Submitted by Dani, a Talk ED befriender
I’ve been invited to write this blog because more awareness needs to be raised around eating disorders, especially given that the number of diagnosed sufferers has increased since the start of the pandemic. Having experienced what it was like to have struggled with an eating disorder, and how difficult the recovery process can be, I’m determined to share what could have helped me in the hope of helping others.
I’m still amazed at how little knowledge there is about eating disorders across workplaces. It’s 2022 and mental health is a topic that countless businesses are committed to supporting. Eating disorders are mental health conditions – so where do they fit in?
It’s estimated that around 1.6 million people in the UK are directly affected by eating disorders, with numbers rapidly increasing throughout the past 18 months, resulting in over 21,000 hospital admissions according to NHS Digital Data.
These high numbers mean that absolutely anyone could be at risk of developing, or currently suffering, with an eating disorder – your friends, family members and work colleagues.
People often hold the assumption that it’s easy to spot an individual who has a difficult relationship with food, however the reality is very different. We need to consciously let go of misconceptions because an eating disorder can be challenging to identify unless you are aware of the signs and behaviours.
Having previously suffered with bulimia for a number of years, I know how difficult it can be to live with an eating disorder whilst trying to manage your day job. It’s not just about food and managing weight – eating disorders come with huge amounts of anxiety, bouts of depression, low self-esteem, exhaustion and weakness, amongst an array of other symptoms. The pandemic has made our workloads heavier, for many, the boundaries between work life and home life are blurred – and for someone with an eating disorder, the stress of a heavier workload can be detrimental.
Initially this blog was aimed at guiding the individual, however we’d make a much bigger impact as a society if we didn’t put all of the responsibility onto the person who is struggling.
In 2022, we live in an age where employers are required to ensure that employees and colleagues feel safe and supported, yet there seems to be little guidance about how to support colleagues with eating disorders.
So where can employers start?
Invest in courses or education materials to teach leaders and managers about eating disorders. There’s no need to be an expert in the field, however possessing some knowledge will support managers with their understanding and help them to recognise whether an individual is potentially suffering.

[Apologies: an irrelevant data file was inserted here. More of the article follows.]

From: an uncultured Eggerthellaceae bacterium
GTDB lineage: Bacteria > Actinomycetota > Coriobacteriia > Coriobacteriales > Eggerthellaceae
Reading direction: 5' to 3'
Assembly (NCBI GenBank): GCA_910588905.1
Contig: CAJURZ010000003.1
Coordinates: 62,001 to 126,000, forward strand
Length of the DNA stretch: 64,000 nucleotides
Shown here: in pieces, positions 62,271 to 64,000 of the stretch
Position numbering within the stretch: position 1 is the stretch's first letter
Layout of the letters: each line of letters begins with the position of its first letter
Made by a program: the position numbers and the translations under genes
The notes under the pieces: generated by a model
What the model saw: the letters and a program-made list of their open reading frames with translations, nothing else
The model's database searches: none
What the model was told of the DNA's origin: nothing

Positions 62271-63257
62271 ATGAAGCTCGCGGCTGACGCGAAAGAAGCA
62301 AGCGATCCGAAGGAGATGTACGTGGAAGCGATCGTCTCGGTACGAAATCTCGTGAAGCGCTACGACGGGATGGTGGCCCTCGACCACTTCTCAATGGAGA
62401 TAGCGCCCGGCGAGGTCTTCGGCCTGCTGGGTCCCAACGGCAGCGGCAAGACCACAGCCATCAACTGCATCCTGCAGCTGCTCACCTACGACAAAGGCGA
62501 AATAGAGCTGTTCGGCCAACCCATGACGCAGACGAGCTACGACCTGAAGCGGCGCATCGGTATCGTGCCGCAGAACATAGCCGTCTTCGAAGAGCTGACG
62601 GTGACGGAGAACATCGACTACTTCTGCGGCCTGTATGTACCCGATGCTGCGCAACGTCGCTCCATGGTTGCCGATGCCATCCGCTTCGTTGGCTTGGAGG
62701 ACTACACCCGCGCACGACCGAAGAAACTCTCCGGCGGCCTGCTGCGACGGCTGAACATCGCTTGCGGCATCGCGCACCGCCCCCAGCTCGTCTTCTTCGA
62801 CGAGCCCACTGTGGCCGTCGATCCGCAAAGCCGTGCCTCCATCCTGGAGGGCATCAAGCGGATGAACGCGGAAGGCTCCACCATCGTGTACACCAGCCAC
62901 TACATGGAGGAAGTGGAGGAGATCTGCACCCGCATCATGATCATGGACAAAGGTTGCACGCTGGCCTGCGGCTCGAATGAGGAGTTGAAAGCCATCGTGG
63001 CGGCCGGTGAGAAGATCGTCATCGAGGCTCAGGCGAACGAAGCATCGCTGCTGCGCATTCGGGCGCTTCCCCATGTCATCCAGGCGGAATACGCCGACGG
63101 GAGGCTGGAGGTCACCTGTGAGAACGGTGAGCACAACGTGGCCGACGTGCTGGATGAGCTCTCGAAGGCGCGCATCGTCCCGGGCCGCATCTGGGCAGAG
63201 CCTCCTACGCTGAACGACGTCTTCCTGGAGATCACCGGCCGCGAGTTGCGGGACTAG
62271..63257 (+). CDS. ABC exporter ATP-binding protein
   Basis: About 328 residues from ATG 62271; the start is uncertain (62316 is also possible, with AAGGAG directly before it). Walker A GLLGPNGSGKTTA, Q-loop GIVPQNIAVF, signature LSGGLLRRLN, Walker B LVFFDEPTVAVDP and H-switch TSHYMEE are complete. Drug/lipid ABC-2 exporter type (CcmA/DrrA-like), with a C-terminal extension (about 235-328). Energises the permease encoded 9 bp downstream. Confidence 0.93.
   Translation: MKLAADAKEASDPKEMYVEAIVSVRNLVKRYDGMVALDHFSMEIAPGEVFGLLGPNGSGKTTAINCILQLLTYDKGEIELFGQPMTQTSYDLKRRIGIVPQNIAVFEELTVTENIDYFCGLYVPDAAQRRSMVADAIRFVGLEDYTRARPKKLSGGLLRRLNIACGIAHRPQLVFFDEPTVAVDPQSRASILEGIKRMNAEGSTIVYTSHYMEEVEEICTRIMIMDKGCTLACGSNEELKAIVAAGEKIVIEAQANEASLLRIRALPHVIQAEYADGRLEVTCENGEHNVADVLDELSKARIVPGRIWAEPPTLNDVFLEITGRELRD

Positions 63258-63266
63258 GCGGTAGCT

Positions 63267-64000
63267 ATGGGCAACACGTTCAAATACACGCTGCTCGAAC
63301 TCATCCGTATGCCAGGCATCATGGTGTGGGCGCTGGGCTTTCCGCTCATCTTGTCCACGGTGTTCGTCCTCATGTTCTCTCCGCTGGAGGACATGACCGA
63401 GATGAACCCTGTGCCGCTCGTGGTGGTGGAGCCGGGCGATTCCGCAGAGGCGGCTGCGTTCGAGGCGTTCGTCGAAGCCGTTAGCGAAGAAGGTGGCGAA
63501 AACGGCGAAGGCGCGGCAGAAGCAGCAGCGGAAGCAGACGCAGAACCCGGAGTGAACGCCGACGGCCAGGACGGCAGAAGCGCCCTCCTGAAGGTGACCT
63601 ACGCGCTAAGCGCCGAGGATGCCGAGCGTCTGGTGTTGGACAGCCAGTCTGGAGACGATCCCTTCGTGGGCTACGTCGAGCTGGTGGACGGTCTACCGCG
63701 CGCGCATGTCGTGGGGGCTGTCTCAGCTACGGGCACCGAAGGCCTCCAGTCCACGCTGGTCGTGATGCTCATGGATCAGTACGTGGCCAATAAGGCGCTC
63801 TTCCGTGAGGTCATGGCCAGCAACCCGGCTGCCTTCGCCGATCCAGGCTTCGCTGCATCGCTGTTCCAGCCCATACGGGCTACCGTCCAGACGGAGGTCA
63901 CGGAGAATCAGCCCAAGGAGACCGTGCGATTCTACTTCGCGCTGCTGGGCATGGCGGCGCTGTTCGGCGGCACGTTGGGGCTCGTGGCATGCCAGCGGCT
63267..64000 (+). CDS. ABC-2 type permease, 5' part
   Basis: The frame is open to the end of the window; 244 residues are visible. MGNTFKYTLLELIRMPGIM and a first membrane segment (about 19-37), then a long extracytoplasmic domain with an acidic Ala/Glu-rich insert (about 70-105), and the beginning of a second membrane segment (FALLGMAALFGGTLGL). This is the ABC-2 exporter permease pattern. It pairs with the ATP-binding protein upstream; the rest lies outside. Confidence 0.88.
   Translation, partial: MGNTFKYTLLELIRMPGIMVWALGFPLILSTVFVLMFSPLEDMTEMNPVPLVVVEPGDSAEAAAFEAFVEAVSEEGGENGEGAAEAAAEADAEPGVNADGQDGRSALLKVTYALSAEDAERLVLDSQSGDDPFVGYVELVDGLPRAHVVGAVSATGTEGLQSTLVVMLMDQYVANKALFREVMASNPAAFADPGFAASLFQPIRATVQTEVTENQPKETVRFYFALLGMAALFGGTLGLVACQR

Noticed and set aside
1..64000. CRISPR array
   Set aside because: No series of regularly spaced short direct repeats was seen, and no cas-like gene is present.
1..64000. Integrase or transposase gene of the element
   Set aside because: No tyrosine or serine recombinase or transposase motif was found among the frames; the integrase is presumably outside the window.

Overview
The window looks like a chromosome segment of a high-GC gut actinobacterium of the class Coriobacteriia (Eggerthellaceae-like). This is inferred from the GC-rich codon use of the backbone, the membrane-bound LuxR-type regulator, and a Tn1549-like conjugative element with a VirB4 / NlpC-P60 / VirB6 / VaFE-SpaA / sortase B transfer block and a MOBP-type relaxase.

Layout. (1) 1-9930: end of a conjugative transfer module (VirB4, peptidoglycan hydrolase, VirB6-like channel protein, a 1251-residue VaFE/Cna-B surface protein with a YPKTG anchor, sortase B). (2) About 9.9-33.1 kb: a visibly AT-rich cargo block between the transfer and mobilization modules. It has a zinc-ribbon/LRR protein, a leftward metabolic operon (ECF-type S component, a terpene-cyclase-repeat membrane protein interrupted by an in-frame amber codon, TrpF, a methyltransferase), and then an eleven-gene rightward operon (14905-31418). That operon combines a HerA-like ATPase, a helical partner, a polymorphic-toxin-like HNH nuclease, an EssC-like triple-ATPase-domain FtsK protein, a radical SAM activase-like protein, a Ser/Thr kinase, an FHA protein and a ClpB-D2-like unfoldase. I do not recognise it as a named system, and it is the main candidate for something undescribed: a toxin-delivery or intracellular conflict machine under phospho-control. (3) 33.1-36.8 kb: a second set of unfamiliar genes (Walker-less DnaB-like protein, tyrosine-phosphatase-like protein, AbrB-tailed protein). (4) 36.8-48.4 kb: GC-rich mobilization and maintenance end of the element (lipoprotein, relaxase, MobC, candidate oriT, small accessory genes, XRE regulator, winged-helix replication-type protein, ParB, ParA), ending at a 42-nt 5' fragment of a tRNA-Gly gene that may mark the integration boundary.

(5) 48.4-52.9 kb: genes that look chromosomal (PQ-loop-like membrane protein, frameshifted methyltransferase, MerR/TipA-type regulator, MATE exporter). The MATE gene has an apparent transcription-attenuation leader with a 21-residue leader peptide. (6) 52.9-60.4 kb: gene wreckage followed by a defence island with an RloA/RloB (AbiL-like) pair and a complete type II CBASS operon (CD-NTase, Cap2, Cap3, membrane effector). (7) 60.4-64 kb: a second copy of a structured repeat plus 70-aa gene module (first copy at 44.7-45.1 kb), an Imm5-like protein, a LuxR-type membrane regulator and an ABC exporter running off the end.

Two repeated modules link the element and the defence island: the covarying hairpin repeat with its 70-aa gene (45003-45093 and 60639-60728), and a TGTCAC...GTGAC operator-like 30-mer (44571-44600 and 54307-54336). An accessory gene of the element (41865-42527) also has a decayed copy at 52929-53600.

2) Cultivate an open, safe environment
The majority of individuals who suffer from an eating disorder will do their best to hide it, or may feel uncomfortable discussing it. Work on creating a safe environment which encourages open conversation and the space for individuals to share their experience, if they are ready to.
3) Avoid conversations about dieting and food
if you suspect that your colleague could potentially be suffering from an eating disorder, try to ensure that conversations don’t revolve around food and avoid commenting on what people are/aren’t eating. You’ll be surprised at how many people make comments about their colleagues’ food at work. At the same time, refrain from encouraging them to eat as this could be triggering and cause anxiety.
4) Be careful when talking about exercise
Exercise is great and it’s fantastic to motivate each other as work colleagues, however if one of your colleagues is suffering from an eating disorder, they are likely to have an unhealthy relationship with exercise. This means they will exercise excessively to burn calories, so competitive conversations around exercise can potentially be triggering for the individual or cause them to push themselves too far.
5) Refrain from using ‘words of encouragement’
This may sound odd, if your work colleague is in recovery it’s only natural to feel proud of them and want to motivate them. Of course it’s ok to show support, however be mindful of the words you are using. Avoid phrases like; “you’re looking really healthy now”, “you look much better with some weight on”, although you are being kind, it could discourage the individual and cause them to feel paranoid that they have put on a noticeable amount of weight. I often remember instantly restricting my food and increasing my activity levels as soon as someone mentioned how healthy I looked.
6) Be flexible around working hours
Be mindful that your colleague may need time off for appointments with GP s or therapists. As well as appointments, they will potentially take some time off sick if going through a tough period. The recovery process can be slow and include lapses affecting the individuals attendance and performance at work.
Eating disorders are complex and not easy to understand, however if you’re open to learning about them and making slight adjustments in the workplace, your business will provide it’s colleagues with the support they need to feel comfortable at work, enabling them a better chance to succeed.
If you would like to learn more about supporting people affected by eating disorders in your workplace, please get in touch. If your organisation would like to partner with Talk ED and support our work as well as your own employees, find out how to get involved.